Happy to announce @GOP offering to pay to keep WWII memorial that WH barricaded open for 30 days. http://t.co/...

While Reince Priebus holds press conferences announcing that the party will spring for guards to keep one of America's monuments open, local effects of the House Republican shutdown are beginning to be felt.

Head Start, domestic violence shelters, and other critical services are being impacted:

Advocates warned that domestic violence shelters in Montana and Vermont were no longer being reimbursed for their services, and said some shelters could be forced to close altogether. Scientific research across the country — into a type of meningitis in Hawaii; of water quality in Tarpon Bay, Fla. — came to a halt because scientists could not get into their own labs. […]

According to organizers, at least 23 [Head Start] programs in 11 states are now without funding. In Calhoun County, Ala., where a quarter of the residents younger than 18 live below the poverty line, hundreds of poor children were told that their preschools were closed. In tiny Hobson City, volunteers scrambled to take in children at a church instead.

The Emergency Food Assistance Program is under shutdown. It provides about a substantial portion of the food provided to private food banks.
Food banks across the country are bracing for the suspension of the U.S. Department of Agriculture’s food assistance programs, which have become increasingly important to feed the needy.

As private donations dried up during the recession, the USDA’s Emergency Food Assistance Program (TEFAP) and Commodity Assistance Programs have helped charities and non-profits keep their inventories stocked. The USDA warned Monday that federal funds will halt until Congress strikes a deal, leaving food banks wondering if they should start planning for food shortages.

More examples of the impact the shutdown is having below the fold.

"Non-essential" workers at Fort Lee, in Virginia got their furlough notices Tuesday:

For Gauvin, the shutdown comes just six weeks after the end of the summer furlough caused by sequestration during which she lost six days of pay. […]

“We now can go for about two months, going through our savings,” Gauvin said. “But we are looking at what kind of lifestyle changes we need to make to keep our children in day care.”

E-verify, the government program that allows business owners to verify prospective employee's employment eligibility, has been shuttered:
Leyli Jahangiri, Owner of La Bottega on the Bay in Downtown Miami, said “What it does is it doesn’t allow me to checkout a potential employee’s background so how can I verify? It kinda slows things down in the order of processing of hiring a person.”
Sorry, hunters and other recreation-seekers:
According to the Fish and Wildlife Service contingency plan all activities are closed on federal lands including hunting and fishing as well as using trails and parking areas until the government closes. In addition, all public buildings are closed including visitor centers.
The shutdown of the Women, Infant and Children program (WIC) leaves Washington state clinics with only nine more days of funding.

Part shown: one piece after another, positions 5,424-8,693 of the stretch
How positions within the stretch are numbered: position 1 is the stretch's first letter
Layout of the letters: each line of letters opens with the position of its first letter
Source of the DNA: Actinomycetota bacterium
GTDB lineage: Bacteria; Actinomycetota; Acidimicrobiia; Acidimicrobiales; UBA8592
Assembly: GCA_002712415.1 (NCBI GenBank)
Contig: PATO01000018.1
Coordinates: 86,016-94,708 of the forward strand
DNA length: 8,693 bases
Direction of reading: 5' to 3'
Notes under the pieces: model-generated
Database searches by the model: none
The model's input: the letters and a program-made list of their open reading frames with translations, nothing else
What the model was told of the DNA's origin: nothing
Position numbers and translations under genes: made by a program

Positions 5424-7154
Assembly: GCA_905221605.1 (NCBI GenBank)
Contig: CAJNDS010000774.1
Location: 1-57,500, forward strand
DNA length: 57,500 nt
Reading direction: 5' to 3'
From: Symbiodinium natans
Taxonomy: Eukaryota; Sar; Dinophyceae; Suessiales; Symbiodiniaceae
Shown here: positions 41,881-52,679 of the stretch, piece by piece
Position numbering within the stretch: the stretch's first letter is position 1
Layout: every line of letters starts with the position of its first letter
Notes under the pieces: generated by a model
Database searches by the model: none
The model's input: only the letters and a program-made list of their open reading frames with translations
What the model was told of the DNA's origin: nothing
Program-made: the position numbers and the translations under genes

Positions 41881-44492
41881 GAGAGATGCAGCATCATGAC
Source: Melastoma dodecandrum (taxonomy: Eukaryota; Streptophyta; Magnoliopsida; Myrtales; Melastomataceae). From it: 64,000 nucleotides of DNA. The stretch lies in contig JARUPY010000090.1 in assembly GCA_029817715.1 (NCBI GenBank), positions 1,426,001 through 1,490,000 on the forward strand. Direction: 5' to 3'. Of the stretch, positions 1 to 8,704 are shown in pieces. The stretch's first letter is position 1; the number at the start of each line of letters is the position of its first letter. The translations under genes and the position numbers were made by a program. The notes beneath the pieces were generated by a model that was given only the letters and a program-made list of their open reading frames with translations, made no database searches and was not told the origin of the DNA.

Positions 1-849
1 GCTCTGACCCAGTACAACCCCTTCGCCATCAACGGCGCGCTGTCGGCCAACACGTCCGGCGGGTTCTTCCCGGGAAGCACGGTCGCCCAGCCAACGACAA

Due to the federal government shutdown the Washington State Special Supplemental Nutrition Program for Women, Infants and Children (WIC) has funds for about nine (9) days of operations. We do not anticipate closure of WIC clinics or retail stores refusing WIC checks during the nine days of operational funding. We will continue to provide updates if the government shutdown continues.
In San Diego and elsewhere, the IRS may not be doing audits, but they're also not able to clear tax liens on purchased properties, fouling the real estate market. And while servicemen may get their pay, that doesn't mean there will be no impact on those soldiers:
[National Treasury Employees Union President Malcom Gettman] lived through the 1995 government shutdown and said the tone from Congressional leaders is entirely different this time around.

“They simply don’t like the President of the United States and they’re going to take it out on anyone and everyone,” Gettman said. […]

Delays in decisions from the Pentagon and Congress needed in the next few days could delay products getting to military  personnel in the field.

“If that money is not made available and we can’t get do our work here then the Navy suffers,” said SPAWAR Employee John Metzger.

“Ships can’t operate, aircraft can’t communicate. If the shutdown happens, that will be impacted,” Metzger said.

Many federal workers, who have already suffered through summer furloughs caused by sequestration, will not able to absorb lost wages indefinitely—or even for very long:
A nurse who works at the John F. Kennedy Federal Building in downtown Boston, who asked that her name not be used, said the waiting game to learn whether she will have a job was nerve-wracking.

“It is, because you live paycheck to paycheck,” she said, adding that one worker who was sent home earlier in the day was stunned and said, “I feel lost.”

No dozen or so contrived, patchwork bills will patch all the damage already being done. For every episode of mock refunding undertaken in the embarrassed House, there are a hundred other priorities being ignored and tens of thousands of jobs impacted. There's no way to turn the shutdown of the entire federal government into anything less than a train wreck.

Originally posted to Hunter on Wed Oct 02, 2013 at 02:41 PM PDT.

Also republished by Daily Kos.

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